NEWS Last modified on February 27, 2017

Dublin Airport launches no drone zone awareness campaign

Dublin Airport has launched a safety awareness campaign specifically aimed at drone users.

To protect the airfield, signage has been mounted on the airport’s perimeter fence indicating that Dublin Airport is a No Drone Zone and highlighting that it is illegal to operate a drone in the vicinity of the airport.

“Safeguarding the airfield at Dublin Airport is a key priority for us,” says Dublin Airport’s chief police officer, Pat Bracken.

“Drones are becoming an increasingly popular way to film the countryside, however, they can cause serious damage to an aircraft.

“We have been working with the Irish Aviation Authority (IAA) to keep the airfield safe from drones and signs have now been mounted on the airport’s perimeter fence to ensure we keep Dublin Airport a No Drone Zone."

Drones are forbidden from the airport and the airport vicinity due to the risk of a drone colliding with an aircraft or being ingested into the aircraft’s engine.
Dublin sign
The IAA’s Director of Safety Regulation, Ralph James, says it very much welcomed this development at Dublin Airport. 

“It’s essential that the general public understand that drone activity is prohibited from taking place within the vicinity of an aerodrome for safety reasons,” notes James.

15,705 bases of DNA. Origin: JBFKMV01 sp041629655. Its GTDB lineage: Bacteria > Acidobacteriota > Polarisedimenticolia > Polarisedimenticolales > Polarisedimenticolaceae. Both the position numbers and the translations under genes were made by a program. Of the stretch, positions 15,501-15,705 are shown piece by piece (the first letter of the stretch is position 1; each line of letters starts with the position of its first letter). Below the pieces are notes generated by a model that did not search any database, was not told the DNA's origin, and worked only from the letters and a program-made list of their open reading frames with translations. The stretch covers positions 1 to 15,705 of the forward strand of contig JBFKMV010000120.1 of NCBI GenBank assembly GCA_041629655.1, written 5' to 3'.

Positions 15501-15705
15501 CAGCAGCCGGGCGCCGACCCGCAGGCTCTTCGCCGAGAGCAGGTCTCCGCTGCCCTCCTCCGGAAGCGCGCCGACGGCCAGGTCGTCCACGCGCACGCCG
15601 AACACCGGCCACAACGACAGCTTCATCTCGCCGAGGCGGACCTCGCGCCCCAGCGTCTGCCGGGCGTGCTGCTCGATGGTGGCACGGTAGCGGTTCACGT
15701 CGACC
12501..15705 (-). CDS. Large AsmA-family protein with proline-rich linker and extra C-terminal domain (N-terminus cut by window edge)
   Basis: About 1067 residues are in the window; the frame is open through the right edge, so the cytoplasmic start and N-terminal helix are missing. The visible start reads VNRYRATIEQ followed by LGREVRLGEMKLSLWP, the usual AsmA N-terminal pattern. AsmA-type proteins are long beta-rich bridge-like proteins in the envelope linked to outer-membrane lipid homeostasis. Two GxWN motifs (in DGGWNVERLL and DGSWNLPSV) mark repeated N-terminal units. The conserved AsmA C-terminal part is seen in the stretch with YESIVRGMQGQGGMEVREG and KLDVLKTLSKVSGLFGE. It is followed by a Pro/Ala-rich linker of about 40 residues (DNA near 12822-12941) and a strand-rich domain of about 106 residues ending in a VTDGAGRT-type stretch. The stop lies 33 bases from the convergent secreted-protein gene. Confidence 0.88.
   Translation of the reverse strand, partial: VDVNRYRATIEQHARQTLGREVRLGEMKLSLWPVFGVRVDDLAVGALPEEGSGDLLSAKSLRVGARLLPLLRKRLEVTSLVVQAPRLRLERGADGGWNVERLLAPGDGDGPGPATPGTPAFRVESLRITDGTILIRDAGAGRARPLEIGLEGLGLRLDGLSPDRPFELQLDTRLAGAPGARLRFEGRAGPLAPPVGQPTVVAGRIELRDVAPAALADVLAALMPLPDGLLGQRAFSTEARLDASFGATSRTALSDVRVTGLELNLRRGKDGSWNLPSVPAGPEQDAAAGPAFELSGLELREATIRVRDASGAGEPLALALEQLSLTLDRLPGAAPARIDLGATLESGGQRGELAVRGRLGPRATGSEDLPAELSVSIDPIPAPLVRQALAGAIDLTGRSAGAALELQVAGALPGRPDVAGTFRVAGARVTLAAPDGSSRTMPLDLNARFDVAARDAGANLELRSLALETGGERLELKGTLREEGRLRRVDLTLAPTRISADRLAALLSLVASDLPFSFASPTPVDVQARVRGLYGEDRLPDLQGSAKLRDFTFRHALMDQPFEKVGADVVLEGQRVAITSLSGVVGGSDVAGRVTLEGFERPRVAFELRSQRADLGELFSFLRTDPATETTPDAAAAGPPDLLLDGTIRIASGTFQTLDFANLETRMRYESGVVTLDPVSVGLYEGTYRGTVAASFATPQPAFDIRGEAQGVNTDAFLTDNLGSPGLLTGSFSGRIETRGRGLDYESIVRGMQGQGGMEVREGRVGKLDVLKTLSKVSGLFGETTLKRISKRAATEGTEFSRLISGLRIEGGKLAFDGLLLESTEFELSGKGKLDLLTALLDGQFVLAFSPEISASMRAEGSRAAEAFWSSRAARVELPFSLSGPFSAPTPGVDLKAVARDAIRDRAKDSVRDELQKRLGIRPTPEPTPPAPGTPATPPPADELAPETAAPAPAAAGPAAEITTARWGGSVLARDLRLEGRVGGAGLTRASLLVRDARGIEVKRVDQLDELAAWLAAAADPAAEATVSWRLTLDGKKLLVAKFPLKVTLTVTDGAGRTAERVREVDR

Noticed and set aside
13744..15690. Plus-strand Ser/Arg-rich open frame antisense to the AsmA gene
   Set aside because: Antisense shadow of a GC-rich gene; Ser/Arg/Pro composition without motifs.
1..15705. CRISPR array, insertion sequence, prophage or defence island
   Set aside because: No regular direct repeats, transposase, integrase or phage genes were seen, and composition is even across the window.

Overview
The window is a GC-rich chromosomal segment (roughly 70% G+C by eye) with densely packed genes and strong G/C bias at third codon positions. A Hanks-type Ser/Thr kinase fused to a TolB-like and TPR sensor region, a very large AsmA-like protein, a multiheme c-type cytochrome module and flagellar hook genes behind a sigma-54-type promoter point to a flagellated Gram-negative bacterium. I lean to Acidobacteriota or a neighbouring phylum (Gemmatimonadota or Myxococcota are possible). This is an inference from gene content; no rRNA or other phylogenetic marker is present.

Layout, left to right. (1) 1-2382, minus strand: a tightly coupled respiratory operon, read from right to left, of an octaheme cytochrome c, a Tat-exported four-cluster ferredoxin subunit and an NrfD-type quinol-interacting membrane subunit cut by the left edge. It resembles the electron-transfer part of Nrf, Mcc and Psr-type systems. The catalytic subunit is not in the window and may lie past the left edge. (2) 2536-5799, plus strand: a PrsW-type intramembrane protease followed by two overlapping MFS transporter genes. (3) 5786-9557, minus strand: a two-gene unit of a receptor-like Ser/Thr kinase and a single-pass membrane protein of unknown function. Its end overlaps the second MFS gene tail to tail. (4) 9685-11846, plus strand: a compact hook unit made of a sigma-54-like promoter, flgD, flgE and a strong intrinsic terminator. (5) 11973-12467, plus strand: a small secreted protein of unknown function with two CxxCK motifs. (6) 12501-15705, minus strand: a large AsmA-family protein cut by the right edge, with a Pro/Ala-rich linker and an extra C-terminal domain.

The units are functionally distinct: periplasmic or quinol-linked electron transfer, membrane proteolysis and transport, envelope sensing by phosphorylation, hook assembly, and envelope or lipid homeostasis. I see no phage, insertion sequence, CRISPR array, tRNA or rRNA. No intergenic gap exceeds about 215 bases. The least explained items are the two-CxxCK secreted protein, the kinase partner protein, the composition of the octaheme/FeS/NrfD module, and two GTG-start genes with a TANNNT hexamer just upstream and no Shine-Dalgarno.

“There have been a couple of incidents of people using drones close to Dublin Airport, which have disrupted operations and drone users need to be aware of the rules for the safe operation of drones.”

All drones over 1kg must be registered with the IAA through its website www.iaa.ie/general-aviation/drones.

The IAA encourages drone operators to familiarise themselves with the rules for drone operations to ensure that they operate their drone in a safe and responsible manner.   

Dublin Airport, which is the key gateway to the island of Ireland, facilitated a record 215,000 aircraft movements in 2016.

Last year, passenger numbers at Dublin Airport increased by 11% to a record 27.9 million, which is more than four times the population of the island. 

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